Excess Noise Factor
The electron multiplication process employed to amplify photoelectrons is a stochastic process. In other words, this implies that only the mean value of the multiplicative gain can be determined, whereas the gain applied to a specific pixel for a particular incident photon cannot be known due to the statistical nature of the physical processes involved. The graphs below demonstrate this uncertainty. In theory, the mean value represented by the full line can be predicted with good accuracy but individual values are in fact spawned across a range of values varying according to the time and the place of the specific pixel measured. In turn, this uncertainty induces an excess noise factor (ENF) of √2 which has the same effect on the SNR as halving the system’s quantum efficiency. To counter this, the photon counting mode imposes the application of a threshold to the pixels’ values. In this manner, the individual pixel gains are not necessary to determine the number of incident photons; rather, the output is rendered binary. If the number of photoelectrons accumulated within a given potential well is greater than the specified threshold, the system will consider that one photon has been detected on that pixel. Thus, the use of the photon counting mode eliminates the ENF and allows high sensitivity acquisition without losing image quality. Nevertheless, another noise source now appears in low lighting conditions during high speed acquisition that greatly limits EMCCD performance –- and it is precisely this noise source that Nüvü Camēras’ products are able to efficiently overcome.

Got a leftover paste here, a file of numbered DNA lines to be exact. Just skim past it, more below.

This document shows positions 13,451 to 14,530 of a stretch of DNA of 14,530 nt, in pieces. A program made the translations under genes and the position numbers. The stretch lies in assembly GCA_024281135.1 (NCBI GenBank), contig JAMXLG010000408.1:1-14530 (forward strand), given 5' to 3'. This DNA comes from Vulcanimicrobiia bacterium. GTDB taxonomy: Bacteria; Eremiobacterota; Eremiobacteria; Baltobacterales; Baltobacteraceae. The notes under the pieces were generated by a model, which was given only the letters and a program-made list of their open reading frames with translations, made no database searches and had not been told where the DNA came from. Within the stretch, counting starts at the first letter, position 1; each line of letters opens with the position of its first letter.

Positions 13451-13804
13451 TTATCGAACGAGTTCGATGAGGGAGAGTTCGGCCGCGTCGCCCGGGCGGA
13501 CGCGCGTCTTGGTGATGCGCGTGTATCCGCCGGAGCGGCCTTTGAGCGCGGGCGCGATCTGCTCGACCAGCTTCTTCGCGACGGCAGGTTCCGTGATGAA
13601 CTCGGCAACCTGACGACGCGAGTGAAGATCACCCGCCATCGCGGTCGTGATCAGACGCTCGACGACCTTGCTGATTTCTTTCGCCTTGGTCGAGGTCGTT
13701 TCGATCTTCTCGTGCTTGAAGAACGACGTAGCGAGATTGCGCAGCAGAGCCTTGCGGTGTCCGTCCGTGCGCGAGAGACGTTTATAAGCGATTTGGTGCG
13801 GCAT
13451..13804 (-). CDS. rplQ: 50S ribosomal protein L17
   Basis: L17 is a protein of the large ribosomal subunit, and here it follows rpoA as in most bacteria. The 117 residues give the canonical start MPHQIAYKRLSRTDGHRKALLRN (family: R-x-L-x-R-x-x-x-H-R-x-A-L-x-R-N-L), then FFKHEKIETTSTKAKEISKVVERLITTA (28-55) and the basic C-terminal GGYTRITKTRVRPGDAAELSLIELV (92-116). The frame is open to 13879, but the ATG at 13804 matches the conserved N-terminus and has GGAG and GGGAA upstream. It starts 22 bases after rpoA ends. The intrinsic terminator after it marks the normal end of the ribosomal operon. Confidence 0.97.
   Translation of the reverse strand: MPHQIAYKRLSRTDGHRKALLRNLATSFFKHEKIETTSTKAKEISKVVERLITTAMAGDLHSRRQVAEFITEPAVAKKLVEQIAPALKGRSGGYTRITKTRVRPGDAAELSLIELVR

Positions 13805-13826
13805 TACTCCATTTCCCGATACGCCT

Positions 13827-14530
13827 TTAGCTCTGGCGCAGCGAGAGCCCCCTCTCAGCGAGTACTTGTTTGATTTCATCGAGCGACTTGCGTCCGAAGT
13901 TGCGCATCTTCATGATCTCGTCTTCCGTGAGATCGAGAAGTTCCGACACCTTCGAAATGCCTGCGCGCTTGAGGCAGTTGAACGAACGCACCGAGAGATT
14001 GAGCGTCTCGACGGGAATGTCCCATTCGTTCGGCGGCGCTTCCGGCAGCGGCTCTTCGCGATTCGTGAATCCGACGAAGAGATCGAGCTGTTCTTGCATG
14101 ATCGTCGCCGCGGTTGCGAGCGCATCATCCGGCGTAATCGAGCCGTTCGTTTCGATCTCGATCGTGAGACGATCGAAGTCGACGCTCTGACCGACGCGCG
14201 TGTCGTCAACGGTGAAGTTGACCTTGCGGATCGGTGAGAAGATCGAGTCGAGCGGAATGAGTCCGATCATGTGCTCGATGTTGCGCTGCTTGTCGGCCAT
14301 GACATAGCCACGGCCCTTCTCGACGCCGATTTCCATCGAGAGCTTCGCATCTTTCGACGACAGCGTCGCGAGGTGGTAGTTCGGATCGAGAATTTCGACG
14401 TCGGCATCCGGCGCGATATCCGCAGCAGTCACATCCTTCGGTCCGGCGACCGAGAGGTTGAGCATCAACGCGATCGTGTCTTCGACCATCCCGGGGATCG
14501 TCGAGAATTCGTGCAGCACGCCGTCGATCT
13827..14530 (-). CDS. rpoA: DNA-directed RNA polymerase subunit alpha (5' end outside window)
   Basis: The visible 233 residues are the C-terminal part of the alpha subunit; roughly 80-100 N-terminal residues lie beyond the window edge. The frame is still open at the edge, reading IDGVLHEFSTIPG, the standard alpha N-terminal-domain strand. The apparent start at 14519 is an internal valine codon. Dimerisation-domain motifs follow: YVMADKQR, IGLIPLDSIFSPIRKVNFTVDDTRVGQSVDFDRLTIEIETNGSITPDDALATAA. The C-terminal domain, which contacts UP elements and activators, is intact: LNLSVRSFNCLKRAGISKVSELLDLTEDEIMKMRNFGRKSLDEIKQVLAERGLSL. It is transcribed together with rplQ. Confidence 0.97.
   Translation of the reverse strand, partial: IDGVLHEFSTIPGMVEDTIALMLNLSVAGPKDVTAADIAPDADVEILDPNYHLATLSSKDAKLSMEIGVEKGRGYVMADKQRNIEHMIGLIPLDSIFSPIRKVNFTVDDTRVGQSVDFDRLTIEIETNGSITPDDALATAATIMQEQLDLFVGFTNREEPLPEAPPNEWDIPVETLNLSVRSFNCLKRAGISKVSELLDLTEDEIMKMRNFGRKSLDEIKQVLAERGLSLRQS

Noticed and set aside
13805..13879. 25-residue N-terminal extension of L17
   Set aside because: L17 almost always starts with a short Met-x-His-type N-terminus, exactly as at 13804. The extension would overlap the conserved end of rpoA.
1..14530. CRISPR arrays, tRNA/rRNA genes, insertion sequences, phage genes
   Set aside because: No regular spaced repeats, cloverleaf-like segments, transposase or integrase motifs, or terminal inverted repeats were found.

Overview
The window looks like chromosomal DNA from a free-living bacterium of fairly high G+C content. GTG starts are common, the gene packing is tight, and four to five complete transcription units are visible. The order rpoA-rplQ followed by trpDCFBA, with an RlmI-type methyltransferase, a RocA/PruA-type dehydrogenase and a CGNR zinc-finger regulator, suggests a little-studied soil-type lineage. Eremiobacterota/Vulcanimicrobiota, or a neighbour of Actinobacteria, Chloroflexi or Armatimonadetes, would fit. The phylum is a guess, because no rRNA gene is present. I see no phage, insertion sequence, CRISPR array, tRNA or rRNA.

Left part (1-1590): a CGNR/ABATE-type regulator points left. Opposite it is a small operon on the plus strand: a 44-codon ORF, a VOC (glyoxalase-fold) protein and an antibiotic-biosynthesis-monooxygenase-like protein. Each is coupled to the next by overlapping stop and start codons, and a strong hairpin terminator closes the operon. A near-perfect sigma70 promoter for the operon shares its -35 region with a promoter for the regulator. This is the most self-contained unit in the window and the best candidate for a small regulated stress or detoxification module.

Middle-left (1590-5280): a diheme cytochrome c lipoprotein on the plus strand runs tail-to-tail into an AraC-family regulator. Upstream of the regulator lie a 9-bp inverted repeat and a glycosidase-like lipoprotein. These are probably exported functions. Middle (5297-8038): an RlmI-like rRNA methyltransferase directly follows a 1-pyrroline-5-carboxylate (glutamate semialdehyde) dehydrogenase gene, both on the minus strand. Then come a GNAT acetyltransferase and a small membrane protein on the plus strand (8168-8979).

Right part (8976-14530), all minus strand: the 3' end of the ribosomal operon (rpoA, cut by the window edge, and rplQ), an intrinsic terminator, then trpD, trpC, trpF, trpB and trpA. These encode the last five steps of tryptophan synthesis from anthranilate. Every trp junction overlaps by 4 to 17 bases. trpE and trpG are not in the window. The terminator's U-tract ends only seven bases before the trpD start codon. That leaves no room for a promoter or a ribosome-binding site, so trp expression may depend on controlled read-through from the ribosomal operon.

Horizontal dashed lines represent ±1% of mean value.
The high voltages and high frequencies implied in acquisitions using an EMCCD are the sources of clock-induced charges (CIC). These electrons are generated during the transition of the electrical signals from one well to another used to read the EMCCD. Fortunately, Nüvü Camēras’ innovative patented CCCP technology generates signals that are more precise and more versatile than those produced by other controllers, allowing it to drastically decrease CIC.
Charge Transfer Efficiency
Finally, a last source of noise can be observed during high speed charge transfer. In fact, at high readout speeds, the transfer of electrons from one potential well to the next may be incomplete, leaving certain charges behind during this process. Consequently, the leftover electrons artificially increase the brightness of certain pixels, thereby diminishing the overall quality of the image with the addition of correlated bright spots. Nonetheless, on top of decreasing CICs, the CCCP considerably increases the charge transfer efficiency (CTE) of the system in order to obtain images of highly superior quality.
The inverted mode of operation (IMO) of a CCD consists in applying a voltage across the CCD detector in order to generate a population of “holes” within the silicon substrate, allowing them to recombine with the electrons resulting from dark current prior to readout. As a result, IMO significantly contributes to decreasing the dark current. However, the trade-off is that the moving holes generate more CIC during the vertical transfer of the electrons towards the readout register. That’s why on one hand, the IMO appears appropriate for long exposure times while on the other, NIMO is ideal for short periods of acquisition when the dark current has little time to accumulate. Of course, this is all true except in the case where the high voltage signals delivered by your EMCCD controller are sufficiently fine-tuneable to limit the excess CIC resulting from IMO. In fact, Nüvü Camēras’ patented CCCP — operating exclusively in IMO — is a state of the art EMCCD camera controller capable of generating such precise signals. The CCCP therefore allows a much greater SNR than any other controller, whether operated in IMO or NIMO, no matter the integration time.